Workplace Learning

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1 Facilitating workplace learning through Information and Communication Technologies

Chelsea Whitehead, Memorial University of Newfoundland

2 Problem

The accelerated growth of new tools and equipment have created a problem for employers working to effectively train and retrain employees on “new technologies, products, and services” in the workplace (Harun, 2002, p. 301). DeVries and Lukosch (2009) argued that formal learning environments characterized by formal training programs, are too inflexible and unable to meet the demands of an evolving workplace. They further argued that the knowledge and skills obtained from formal learning experiences fail to reflect the knowledge and skills actually needed to perform in the workplace. Similarly, Fahlam (2013) argued that formal approaches such as face-to-face training fail to meet the professional learning needs of nurses. Accounting for approximately 80% of training budgets, formal learning programs are also costly (DeVries & Lukosch, 2009). DeVries and Lukosch further concluded that formal learning environments are detrimental to the development of more natural and collaborative forms of learning.

Rapid changes in the workplace have also left employers struggling to meet their employees’ demand for information on the job (DeVries & Lukosch, 2009). Without immediate access to information, employees are restricted to learning at specific times and in specific locations (Yoo & Han, 2013). This lack of flexibility further prevents employees from controlling both the content of their learning and the pace at which they are required to process the information (Cheng, Wang, Yang, & Peng, 2011). Traditional learning practices also struggle to support different learning styles as they cannot be customized (Gu, Churchill, & Lu, 2014). As Gamrat, Toomey Zimmerman, Dudek, and Peck (2014) further reported, the “one-size-fits-all” approach to learning fails to take employee skill and experience into consideration (p. 3). Lastly, Cheng et al. (2011) recognized that irrelevant support decreases employee motivation and learning.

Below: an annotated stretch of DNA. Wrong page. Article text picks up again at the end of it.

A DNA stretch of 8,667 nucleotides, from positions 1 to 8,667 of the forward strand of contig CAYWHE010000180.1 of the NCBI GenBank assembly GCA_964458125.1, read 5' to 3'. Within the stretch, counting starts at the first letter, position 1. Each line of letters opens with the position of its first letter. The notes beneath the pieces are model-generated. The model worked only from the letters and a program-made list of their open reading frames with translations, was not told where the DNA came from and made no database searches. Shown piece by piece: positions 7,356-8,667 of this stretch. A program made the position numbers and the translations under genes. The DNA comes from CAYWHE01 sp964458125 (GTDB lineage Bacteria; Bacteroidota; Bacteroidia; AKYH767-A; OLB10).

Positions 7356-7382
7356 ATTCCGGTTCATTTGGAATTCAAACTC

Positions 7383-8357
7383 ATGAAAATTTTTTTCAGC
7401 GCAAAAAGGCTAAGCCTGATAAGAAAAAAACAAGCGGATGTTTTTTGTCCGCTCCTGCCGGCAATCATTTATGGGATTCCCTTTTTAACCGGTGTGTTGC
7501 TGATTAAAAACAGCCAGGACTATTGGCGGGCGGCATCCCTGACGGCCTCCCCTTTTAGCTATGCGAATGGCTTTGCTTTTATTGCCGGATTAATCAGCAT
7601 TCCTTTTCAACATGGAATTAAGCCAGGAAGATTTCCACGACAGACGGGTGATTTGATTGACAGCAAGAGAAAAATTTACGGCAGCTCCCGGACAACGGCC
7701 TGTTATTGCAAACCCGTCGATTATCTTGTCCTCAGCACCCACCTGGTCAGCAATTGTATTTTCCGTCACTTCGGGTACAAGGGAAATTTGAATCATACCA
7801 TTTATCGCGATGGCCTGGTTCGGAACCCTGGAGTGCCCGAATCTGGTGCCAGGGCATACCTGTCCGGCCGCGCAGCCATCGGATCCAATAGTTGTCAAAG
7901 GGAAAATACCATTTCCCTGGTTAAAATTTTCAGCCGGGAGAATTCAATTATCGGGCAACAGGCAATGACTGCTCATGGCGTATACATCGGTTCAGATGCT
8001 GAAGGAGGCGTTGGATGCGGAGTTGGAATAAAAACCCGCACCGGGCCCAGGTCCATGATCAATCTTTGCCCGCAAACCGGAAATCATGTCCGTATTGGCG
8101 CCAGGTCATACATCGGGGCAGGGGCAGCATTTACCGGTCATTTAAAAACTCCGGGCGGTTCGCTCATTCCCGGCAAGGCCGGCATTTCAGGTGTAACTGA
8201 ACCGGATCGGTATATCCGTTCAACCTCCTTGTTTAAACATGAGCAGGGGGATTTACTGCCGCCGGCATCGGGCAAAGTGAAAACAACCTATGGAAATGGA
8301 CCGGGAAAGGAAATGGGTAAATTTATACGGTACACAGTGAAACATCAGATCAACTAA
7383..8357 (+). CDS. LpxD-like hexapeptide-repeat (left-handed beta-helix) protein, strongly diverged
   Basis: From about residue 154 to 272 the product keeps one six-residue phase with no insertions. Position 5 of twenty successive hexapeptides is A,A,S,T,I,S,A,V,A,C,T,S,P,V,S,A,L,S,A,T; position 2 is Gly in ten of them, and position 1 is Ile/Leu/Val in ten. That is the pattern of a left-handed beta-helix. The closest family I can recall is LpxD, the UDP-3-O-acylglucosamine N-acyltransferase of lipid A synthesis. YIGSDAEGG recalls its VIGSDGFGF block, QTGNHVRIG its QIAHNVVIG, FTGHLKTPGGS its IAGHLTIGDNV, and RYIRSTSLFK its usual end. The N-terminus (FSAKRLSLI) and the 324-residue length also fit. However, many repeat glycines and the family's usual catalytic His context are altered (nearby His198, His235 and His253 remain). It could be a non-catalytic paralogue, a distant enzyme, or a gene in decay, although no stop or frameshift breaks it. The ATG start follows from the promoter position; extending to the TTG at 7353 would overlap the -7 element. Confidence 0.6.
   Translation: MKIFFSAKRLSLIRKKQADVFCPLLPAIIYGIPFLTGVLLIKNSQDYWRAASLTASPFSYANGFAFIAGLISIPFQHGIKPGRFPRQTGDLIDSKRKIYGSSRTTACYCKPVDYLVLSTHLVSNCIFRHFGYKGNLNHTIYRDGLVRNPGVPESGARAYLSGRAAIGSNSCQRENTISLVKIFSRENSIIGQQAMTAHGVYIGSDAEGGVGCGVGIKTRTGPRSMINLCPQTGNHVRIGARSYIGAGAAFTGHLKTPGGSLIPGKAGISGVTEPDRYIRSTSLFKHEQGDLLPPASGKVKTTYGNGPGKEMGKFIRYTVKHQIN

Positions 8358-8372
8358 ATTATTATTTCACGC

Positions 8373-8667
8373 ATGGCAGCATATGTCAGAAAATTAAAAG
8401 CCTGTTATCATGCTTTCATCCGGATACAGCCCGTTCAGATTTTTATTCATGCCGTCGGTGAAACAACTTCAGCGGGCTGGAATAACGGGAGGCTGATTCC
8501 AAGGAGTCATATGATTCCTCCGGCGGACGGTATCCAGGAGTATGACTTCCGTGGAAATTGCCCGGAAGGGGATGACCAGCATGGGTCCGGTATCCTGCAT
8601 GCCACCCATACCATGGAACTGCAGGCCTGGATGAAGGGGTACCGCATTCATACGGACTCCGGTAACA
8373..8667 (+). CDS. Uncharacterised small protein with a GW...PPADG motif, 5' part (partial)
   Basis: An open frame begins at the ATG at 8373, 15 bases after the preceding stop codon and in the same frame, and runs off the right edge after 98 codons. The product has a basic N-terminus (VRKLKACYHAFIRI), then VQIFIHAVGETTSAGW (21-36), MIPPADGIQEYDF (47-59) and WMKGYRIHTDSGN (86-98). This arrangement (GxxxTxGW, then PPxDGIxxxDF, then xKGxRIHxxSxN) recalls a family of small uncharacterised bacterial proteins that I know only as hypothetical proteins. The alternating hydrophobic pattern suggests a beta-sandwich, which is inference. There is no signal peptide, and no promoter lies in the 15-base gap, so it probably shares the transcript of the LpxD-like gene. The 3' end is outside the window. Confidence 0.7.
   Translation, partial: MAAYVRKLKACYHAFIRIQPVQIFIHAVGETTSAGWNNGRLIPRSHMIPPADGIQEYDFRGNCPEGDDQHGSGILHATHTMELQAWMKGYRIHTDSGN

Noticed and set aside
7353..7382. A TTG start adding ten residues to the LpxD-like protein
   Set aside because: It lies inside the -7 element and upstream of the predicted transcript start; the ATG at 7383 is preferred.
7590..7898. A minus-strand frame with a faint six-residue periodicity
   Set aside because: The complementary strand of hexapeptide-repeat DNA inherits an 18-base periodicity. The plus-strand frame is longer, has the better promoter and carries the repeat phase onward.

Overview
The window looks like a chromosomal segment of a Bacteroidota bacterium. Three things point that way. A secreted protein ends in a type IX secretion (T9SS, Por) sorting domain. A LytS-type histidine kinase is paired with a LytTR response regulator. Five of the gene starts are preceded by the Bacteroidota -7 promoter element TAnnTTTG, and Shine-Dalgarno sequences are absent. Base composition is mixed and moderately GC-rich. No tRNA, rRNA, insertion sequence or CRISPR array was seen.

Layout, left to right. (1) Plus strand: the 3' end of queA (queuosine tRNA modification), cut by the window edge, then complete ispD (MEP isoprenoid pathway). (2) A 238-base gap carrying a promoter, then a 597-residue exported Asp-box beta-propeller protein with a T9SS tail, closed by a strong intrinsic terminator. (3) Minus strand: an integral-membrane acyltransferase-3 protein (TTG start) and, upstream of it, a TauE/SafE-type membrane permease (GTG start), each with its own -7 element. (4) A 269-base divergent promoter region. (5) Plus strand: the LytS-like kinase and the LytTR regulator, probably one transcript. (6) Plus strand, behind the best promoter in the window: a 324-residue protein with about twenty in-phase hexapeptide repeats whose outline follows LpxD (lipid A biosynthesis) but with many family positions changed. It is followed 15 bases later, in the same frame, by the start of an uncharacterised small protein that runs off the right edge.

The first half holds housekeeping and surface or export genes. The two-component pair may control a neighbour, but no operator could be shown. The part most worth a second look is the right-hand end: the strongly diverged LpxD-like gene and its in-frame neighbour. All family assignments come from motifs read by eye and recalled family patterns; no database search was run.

3 Role of ICTs

Technology plays a crucial role in “mediating” workplace learning (Milligan, Littlejohn, & Margaryan, 2014, p. 8). Information and communication technologies (ICTs) such as e-learning programs and Web 2.0 tools have been both personally and professionally adopted by employees and employers worldwide (Zhao & Kemp, 2012).

In a study of healthcare and construction workers, Ley et al. (2014) reported that ICTs effectively provide valuable information to support on-demand learning through a process referred to as "scaling" (p. 1). They concluded that the incorporation of ICTs enable employees to track and share their experiences while accessing “meaningful support” from individuals within their own professional learning network, when and where necessary (p. 2). In addition to offering “just-in-time” learning, Harun (2002) reported that ICTs provide access to “just-enough” learning, allowing users to immediately locate the exact information required to complete the task at hand (p. 309).

In an effort to manage an increasing volume of information, Ley et al. (2014) reported that ICTs such as Google Keep and Evernote effectively and efficiently capture and share “bits and pieces” of information, like images and web links, that would have otherwise been lost (p. 6). Similarly, Zhao and Kemp (2013) concluded that ICTs facilitate the development of virtual communities of practice (CoPs) in the workplace, which enable employees to effectively collaborate with others in their field. They also argued that CoPs using ICTs such as wikis and blogs lead to enriched conversations in the workplace, further improving professional practices and enhancing organizational performance.

Additionally, Wang-Nastansky (2008) recognized ICTs as a cost-effective option for training in the workplace. By employing familiar communication and collaboration tools in the workplace, Wang-Nastansky posited that organizations could “seamlessly” integrate workplace learning on-demand, effectively removing the training costs needed to deliver learning in a classroom (p. 42). Harun (2002) further concluded that e-learning eliminates the travel costs traditionally associated with learning in the healthcare field.

In a study of 36 teachers using an online professional development (PD) program called Teacher Learning Journeys (TLJ), Gamrat et al. (2014) concluded that awarding learners with digital badges documenting their learning could improve motivation. Wang, Ran, Liao, and Yang (2010) further reported that by adding key performance indicators (KPIs) to e-learning programs, employers could motivate users. The addition of KPIs helped users understand the employer’s expectations and encouraged communication among co-workers (Wang et al., 2010). Gu et al. (2014) also argued that ICTs support a diverse range of learning styles by offering videos and other interactive features to assist the learner. In their study of teachers, Gamrat et al. (2014) further concluded that online PD programs foster a sense of empowerment in employees as they allow users to customize their PD experiences to suit their individual learning needs and goals.